Helping kids deal with negative peer pressure

Psychotherapist Jonathan Nadlman, MFT, shares advice for parents on the best methods for teaching your children how to resist negative peer pressure
How To Teach Kids To Deal With Negative Peer Pressure
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Helping kids deal with negative peer pressure

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Negative peer pressure around adolescents in teen years is a profound thing that we confront as parents. There’s a very, very interesting study done very recently that showed the number one variable to contributes to our young boys and girls being able to stand in their opinions is by working this stuff out with their parents. Unfortunately, for us as parents, it means we need to be willing to argue with our kids. When our kids ask us why I can’t do that, sit down with them and tell them exactly your thinking. “I’m not okay with you doing this, because I don’t trust you. Here is the 7 reasons why I don’t and I really want to. Here is what I would need to see.” But, if you’re going to be willing to argue with your kids – and you need to – you also need to be willing to change your opinions when their arguments make sense. “Why can’t I go to bed at 9 o’clock? I get up every single morning and I’m ready to go to school. I don’t give you a hard time and I’m in the car before you are.” It’s time to change their bedtime. You want to allow them to work on their critical thinking skills, so that their opinions are well thought out. “Because my mom and dad said so,” will never stop a kid from smoking a joint. He’s going to have to be able to have that internally based value system and he’s going to have to work it out with you.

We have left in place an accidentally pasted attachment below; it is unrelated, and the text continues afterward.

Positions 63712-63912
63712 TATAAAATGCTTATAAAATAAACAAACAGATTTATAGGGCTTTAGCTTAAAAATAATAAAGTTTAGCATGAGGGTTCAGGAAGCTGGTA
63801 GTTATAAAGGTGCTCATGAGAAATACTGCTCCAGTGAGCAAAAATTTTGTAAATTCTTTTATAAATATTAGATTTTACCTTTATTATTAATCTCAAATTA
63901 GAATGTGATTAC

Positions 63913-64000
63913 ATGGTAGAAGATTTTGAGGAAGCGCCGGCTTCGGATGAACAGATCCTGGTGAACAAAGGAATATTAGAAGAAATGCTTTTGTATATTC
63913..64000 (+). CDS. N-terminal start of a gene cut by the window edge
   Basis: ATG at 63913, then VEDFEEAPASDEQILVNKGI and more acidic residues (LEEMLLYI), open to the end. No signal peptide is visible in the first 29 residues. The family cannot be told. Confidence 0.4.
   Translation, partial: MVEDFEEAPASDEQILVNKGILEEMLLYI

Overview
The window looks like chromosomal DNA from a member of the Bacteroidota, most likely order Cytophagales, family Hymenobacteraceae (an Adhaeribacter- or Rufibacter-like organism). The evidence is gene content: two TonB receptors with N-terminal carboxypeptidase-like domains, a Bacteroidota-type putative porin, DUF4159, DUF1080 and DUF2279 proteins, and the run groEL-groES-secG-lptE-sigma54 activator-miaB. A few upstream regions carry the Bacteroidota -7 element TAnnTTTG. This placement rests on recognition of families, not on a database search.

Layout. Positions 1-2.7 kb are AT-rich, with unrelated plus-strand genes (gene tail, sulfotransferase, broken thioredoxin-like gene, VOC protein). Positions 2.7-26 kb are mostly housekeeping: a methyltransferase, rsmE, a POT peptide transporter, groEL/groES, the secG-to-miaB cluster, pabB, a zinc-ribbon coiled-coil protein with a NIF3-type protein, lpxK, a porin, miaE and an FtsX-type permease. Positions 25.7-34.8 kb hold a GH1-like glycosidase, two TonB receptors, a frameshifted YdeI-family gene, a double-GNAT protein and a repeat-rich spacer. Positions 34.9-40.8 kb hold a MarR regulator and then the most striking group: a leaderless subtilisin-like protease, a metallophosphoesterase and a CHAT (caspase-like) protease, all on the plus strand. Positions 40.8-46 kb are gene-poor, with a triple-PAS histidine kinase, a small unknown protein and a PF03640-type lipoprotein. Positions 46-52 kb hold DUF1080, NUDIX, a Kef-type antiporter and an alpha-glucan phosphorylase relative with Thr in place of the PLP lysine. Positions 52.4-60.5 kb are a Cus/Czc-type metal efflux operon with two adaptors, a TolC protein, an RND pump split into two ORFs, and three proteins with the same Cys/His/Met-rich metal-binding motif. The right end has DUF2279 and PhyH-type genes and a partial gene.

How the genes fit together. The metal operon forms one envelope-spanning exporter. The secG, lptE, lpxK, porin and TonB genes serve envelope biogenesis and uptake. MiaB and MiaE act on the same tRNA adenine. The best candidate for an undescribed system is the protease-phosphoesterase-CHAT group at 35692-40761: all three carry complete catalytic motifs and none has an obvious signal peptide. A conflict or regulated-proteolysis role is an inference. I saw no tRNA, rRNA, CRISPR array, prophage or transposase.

Psychotherapist Jonathan Nadlman, MFT, shares advice for parents on the best methods for teaching your children how to resist negative peer pressure

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Jonathan Nadlman, MFT

Psychotherapist

Jonathan Nadlman, MFT, is a licensed psychotherapist in private practice since 1995, and has been counseling adults, couples, young people and their families for twenty-four years.  For the past seven years, he has been teaching Human Development and puberty as a rite-of-passage at many independent schools. Jonathan was the supervising therapist at Pacific Hills Middle and High School for six years. In addition, he is a facilitator of rites-of-passage workshops for adolescents teens and adults.  When he is not working, he can be found trying to change wood into art, learning his djembe, or in the garden with his wife and seven year old daughter. Or on occasion, if there's a swell, riding the California surf.

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